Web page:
If you have worked a long time in child care, you know that it’s commonplace to experience behavior problems in the classroom. After working over 10 years at a child care center, I truly believe that most behavior problems are signs of a child developing and growing. However, sometimes they go beyond this and need to be handled with love and grace in order for you to provide quality child care services.
All humans go from babies (completely reliant on their parents) to adults (not reliant on anyone else). This process is hard, especially when you are gaining some freedom along the way.
As a child enters the age of 2, we begin to see this transition. They want to do everything themselves and yet they cannot. This is a very hard process for children and where I believe much of the behavior problems come from.
The first step in dealing effectively with behavior problems is finding a place of compassion and understanding for these children. The best way to do this is to study child development. This is why it is so important to make sure that if you are the leader of your center that you are educating your team. For more information on child development check out this link.
Now that we have some understanding, I am going to walk you through my process for dealing with child behavior problems.
*Disclaimer: All children are unique, however this process should work for most incidents that you come across. Here we go...
I have seen this done wrong so many times. Teachers have rules for their children that they have never been fully communicated. Please make sure that the children in your classroom know your class rules.
This is a fun activity depending on the age group as well. Talk about the rules and write them on a poster board. I love to post the class rules on the wall.
Sandbox Tip: Take a photo of your rules poster and send it via the Parent Portal. Parents love to be in the loop.
If you are consistent, everything changes. Love and Logic says “Turn your word into gold”. If your rule states “No standing during circle time” then enforce that rule.
Make sure that you are holding each child accountable. Pause for a second, think back to the child development mentioned above. Make sure that your rules and consequences match the appropriate age group.
When a child is having trouble in the classroom it is very important to document it. Do this sooner than you think. This may be a note on the daily report or a note in the child’s file to start.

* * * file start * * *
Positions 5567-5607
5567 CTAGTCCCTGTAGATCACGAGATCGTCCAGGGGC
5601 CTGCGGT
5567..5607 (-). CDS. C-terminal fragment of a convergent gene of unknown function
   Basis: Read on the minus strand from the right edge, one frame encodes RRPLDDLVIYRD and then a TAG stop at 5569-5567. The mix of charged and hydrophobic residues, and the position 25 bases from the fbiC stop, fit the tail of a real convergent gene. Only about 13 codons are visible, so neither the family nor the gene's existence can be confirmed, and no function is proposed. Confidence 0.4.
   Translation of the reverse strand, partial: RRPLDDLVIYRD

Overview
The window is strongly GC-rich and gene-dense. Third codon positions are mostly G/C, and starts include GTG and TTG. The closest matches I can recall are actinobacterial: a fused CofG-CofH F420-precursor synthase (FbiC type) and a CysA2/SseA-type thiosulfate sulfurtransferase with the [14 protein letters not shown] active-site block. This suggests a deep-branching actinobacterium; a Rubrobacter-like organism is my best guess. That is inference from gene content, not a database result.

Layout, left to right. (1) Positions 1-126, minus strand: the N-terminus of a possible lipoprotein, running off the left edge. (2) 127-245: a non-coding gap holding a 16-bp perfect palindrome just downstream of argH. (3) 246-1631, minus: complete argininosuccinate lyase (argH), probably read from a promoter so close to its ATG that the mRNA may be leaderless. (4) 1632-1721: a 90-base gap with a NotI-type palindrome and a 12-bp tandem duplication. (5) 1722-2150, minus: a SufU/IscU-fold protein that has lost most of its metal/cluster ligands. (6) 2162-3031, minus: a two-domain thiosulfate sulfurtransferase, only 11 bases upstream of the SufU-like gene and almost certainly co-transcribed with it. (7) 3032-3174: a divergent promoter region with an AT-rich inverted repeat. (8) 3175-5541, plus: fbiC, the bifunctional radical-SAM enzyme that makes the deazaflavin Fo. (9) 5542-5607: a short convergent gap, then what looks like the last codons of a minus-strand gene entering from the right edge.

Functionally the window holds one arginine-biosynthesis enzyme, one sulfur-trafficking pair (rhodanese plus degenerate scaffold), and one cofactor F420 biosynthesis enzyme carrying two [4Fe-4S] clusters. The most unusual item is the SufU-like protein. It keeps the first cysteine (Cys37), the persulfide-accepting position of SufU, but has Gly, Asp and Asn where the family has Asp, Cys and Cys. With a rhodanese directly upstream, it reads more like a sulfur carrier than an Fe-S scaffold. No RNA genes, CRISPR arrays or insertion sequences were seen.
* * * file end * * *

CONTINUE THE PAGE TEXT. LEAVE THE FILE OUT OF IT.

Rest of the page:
Make sure you keep a copy on file just in case the issue doesn’t go away. You will want to ensure you have written documentation later on.
Sandbox Tip: I use the Notes section in the child’s profile for this. The Notes are private from the parents and they can’t get lost like paper forms.
Make sure that you keep parents in the loop early on. The worst thing for a parent is to be blindsided by their child's bad behavior and that their child is getting removed from the classroom.
Document early and share this with the parent. A daily report is a great first step, then move to an incident report and so forth.
Sandbox Tip: Daily logs are a great use for this communication.
Sometimes there are behavioral problems that cannot be resolved inside the classroom. At this point, it can make sense to bring a Director in the loop.
They may want to set up a meeting with the family or continue to keep an eye on it. Either way, as a teacher you should only deal with it alone for so long. Ask for help!
It is never easy to handle children with behavioral problems, but when you follow a simple process they can be managed well. When you follow this simple process you can breathe easier knowing that if one step doesn’t work, there is always the next.
For more information on how to use Sandbox for behavior problems or documentation, send me a message here! I’d love to hear from you and customize my advice to best fit your center.